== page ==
To live, to truly live, is to put God first. Jean King was telling me that her mother had a green sign on her wall that read, ‘God first’.

Of course, it is OK to love our wives and our husbands, our children, our parents, to love this building and matins, to love quiet and space, to love Rostropovich or Rihanna, to love travel, football or good food and wine. BUT BUT BUT they must never take first place, because that place belongs to God. And if they do take first place, then our lives become seriously scewed and stunted.

I was chatting with a man about this. He said, ‘How can I love God more than I love my wife and children?’ We think that if we love God more, we have to love other things less. But, as I said to him, ‘Who gave you your wife and children? Who gave you the gift of love? To whom do you belong, and to whom do your wife and children ultimately belong?’ To love God more than your wife and children does not mean that you need to give them up. It means rather that you see them in a new light: not as your reason for living, not as your possession, not as existing to make you happy. They are a gift, to be cherished and nurtured for God.

How does one put God first?
It is very simple.
The heart is involved. I begin to open my eyes and to see what God has given to us. I look at his gift of his Son Jesus, at his love for me. And I begin to desire the one who is the source of life, love, beauty.
The soul is involved. I take the soul as being our innermost will. It is a conscious (and sub-conscious) decision. I choose to put God first.
·        I’m on holiday, and I choose to go to church on Sunday.
·        I get up in the morning, and I choose to stop, read some verses from the bible, and pray. I pray for Glory to come to his name, for his Kingdom to come, and his will to be done. I seek his strength and his guidance so that I might serve him.
·        I have a decision to make: one way is clearly wrong by God, the other way is clearly right. I choose to do what is right by God. Or maybe I do not know which is right. In which case I ask that he will guide me, and help me as I walk the path that I choose to take.
The mind is involved. I read and study the bible. I read and talk and discuss and think about the Christian life.
My body is involved. I dedicate myself afresh to use the strength that God has given me to live first for him.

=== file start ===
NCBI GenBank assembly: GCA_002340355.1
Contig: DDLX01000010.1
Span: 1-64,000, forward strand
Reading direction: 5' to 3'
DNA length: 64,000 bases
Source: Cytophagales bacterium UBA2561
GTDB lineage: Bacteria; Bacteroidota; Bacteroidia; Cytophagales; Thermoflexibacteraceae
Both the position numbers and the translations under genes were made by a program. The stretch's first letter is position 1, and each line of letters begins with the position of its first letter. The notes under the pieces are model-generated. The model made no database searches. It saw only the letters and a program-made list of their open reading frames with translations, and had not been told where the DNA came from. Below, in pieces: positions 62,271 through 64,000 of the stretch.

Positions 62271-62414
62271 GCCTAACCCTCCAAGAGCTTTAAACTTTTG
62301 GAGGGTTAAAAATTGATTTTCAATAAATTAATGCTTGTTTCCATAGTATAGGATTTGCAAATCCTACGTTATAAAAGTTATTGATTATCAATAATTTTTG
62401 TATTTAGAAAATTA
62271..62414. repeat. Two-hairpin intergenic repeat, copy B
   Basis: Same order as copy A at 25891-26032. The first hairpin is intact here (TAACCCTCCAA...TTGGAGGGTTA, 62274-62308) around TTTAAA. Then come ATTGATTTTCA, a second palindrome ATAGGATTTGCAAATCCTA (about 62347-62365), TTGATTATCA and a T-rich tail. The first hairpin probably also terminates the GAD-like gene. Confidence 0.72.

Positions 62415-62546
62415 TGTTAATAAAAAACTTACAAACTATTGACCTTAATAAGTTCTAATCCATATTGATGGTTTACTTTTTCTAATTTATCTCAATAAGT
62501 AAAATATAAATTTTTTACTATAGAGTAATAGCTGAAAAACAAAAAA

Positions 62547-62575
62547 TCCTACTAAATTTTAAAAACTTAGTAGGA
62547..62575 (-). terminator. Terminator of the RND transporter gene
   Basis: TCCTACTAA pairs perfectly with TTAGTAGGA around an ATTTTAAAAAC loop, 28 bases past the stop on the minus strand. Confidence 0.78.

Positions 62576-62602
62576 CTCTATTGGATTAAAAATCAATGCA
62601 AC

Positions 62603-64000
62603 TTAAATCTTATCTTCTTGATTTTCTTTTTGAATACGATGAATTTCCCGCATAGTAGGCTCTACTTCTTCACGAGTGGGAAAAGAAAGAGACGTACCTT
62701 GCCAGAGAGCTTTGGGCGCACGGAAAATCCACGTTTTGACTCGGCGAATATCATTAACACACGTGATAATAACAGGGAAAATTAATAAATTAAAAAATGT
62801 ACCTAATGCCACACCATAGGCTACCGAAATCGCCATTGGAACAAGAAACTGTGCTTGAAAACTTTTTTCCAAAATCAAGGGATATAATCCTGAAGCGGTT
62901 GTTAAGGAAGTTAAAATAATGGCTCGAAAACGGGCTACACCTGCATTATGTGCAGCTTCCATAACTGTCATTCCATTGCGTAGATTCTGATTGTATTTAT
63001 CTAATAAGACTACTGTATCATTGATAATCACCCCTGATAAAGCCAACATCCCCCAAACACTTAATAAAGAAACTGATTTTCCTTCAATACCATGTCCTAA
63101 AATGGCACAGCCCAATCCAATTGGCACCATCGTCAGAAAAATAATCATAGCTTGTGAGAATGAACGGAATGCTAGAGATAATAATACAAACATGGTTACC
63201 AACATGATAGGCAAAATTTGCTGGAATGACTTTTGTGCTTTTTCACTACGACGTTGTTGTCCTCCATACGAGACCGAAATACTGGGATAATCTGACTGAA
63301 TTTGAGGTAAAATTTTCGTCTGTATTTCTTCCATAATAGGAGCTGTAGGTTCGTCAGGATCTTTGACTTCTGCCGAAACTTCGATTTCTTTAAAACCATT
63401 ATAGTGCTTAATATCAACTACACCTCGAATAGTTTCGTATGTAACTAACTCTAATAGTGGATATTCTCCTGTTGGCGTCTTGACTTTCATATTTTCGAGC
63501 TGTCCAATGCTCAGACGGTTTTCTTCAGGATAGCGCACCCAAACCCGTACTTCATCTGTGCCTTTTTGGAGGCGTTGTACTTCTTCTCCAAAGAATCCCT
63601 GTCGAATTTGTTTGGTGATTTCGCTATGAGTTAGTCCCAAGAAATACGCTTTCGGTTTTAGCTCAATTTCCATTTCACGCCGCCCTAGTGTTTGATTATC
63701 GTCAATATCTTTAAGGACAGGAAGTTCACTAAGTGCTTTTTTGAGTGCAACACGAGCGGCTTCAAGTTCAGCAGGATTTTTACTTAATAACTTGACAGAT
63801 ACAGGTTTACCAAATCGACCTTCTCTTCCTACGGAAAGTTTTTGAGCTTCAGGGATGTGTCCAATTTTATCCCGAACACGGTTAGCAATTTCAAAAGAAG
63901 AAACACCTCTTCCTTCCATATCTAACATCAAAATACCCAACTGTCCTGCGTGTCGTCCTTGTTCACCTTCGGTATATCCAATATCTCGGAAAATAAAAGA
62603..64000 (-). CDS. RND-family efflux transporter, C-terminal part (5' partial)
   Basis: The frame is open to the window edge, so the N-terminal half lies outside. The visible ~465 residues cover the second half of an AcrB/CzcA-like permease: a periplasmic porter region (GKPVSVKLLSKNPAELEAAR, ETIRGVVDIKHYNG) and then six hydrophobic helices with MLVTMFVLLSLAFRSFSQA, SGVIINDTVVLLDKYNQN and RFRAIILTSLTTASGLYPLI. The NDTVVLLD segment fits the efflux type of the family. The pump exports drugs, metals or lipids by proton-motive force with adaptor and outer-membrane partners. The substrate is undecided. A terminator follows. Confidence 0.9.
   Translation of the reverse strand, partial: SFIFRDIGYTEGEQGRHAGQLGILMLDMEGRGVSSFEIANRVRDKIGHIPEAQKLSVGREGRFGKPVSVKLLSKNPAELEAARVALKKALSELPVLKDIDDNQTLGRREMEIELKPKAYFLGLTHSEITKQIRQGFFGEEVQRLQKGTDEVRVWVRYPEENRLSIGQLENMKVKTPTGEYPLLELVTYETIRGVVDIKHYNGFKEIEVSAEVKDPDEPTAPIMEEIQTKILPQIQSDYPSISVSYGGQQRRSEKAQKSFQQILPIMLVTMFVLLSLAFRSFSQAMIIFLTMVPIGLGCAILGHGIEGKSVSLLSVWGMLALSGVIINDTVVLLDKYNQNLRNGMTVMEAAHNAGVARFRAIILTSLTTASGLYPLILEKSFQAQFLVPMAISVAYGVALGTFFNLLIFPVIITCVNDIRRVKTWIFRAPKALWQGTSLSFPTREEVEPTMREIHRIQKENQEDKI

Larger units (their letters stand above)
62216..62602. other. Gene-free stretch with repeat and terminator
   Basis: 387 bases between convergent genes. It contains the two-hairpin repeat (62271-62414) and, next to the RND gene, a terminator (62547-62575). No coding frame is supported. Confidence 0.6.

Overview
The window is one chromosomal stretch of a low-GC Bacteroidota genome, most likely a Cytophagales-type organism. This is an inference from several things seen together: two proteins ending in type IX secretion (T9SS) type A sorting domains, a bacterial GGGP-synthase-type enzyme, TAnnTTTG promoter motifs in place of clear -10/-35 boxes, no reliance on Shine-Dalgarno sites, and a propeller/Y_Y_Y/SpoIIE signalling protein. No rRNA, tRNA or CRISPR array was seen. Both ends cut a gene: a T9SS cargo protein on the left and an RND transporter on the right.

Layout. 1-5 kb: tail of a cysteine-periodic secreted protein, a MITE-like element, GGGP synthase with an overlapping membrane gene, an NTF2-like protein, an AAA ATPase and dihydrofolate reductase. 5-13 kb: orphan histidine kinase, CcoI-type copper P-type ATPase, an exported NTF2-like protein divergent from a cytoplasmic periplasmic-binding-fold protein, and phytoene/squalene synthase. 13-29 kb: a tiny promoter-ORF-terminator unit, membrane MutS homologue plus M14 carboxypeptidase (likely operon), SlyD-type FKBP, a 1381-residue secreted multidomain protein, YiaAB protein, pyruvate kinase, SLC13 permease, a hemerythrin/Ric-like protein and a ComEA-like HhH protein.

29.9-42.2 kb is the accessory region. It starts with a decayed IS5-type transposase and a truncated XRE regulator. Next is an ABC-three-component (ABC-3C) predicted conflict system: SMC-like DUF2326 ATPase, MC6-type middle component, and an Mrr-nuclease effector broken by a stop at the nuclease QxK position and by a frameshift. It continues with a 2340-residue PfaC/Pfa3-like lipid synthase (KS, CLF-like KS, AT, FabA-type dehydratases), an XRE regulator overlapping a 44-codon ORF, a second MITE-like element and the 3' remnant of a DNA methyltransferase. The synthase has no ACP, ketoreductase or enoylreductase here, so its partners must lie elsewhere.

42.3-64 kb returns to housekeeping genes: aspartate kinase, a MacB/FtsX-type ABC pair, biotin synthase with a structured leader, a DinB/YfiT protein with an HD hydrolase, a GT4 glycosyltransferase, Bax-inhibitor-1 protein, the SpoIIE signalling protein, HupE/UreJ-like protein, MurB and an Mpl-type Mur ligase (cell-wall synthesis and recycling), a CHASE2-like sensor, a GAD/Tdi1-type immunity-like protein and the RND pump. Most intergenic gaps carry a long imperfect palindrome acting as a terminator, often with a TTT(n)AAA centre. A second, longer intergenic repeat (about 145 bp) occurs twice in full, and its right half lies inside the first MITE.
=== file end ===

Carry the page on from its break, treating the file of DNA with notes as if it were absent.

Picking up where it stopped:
To love God is to put God first. To love God is also, as Jesus says to really live.

2. It is about loving your neighbour as yourself

This is not the time or place to do a full study on what Jesus means by this, or why the two commandments are connected. However, a couple of thoughts

1. To love my neighbour as I love myself means that I need to recognise that my neighbour is as important to God as I am to myself. It means that, for the sake of God, I cannot walk by on the other side.

2. To love my neighbour as I love myself is to recognise that in some way we are connected. My ultimate well-being is in some way dependent on their well-being. In loving my neighbour I am loving myself; and if they are suffering and I walk by on the other side, then in some way I become smaller.

But there are a number of challenges that come from this particular story

  1. A challenge to the question of the lawyer: ‘Who is my neighbour’. At the end of the story Jesus turns the question round: ‘Who was neighbour to the man who was beaten up?’ In other words, do not ask, ‘Who is my neighbour?’ – in other words, where do I draw the boundaries – but ask instead, ‘To whom can I be a neighbour?’

  1. A challenge to inclusion. The rescuer was a Samaritan (Jews hated Samaritans). The Samaritan rescues a Jew. Interestingly, if the story was simply about inclusion, Jesus would have made the victim a Samaritan, not the rescuer. However it is a challenge to us. Compassion for Jesus’ sake is blind to a person’s racial background, skin colour, ability or disability, sex or sexuality or even sexual practice, education, age, attractiveness or whatever.

  1. Challenge to us to put ourselves in the place of the victim: Jesus does that by making the beaten up man the subject of his question, ‘Who was neighbour to the beaten up man?’ 
    And that is what love is. To love our neighbour as we love ourselves is about putting ourselves in the place of the other. It is what Jesus did for us. He identified himself with us, and at great cost to himself, he met our need.

  1. Challenge to put love into action. 

    At the end of the story, Jesus says, ‘Go and do likewise’. As I said earlier, this passage is about ethics, virtue. It is about living the good life, the God life.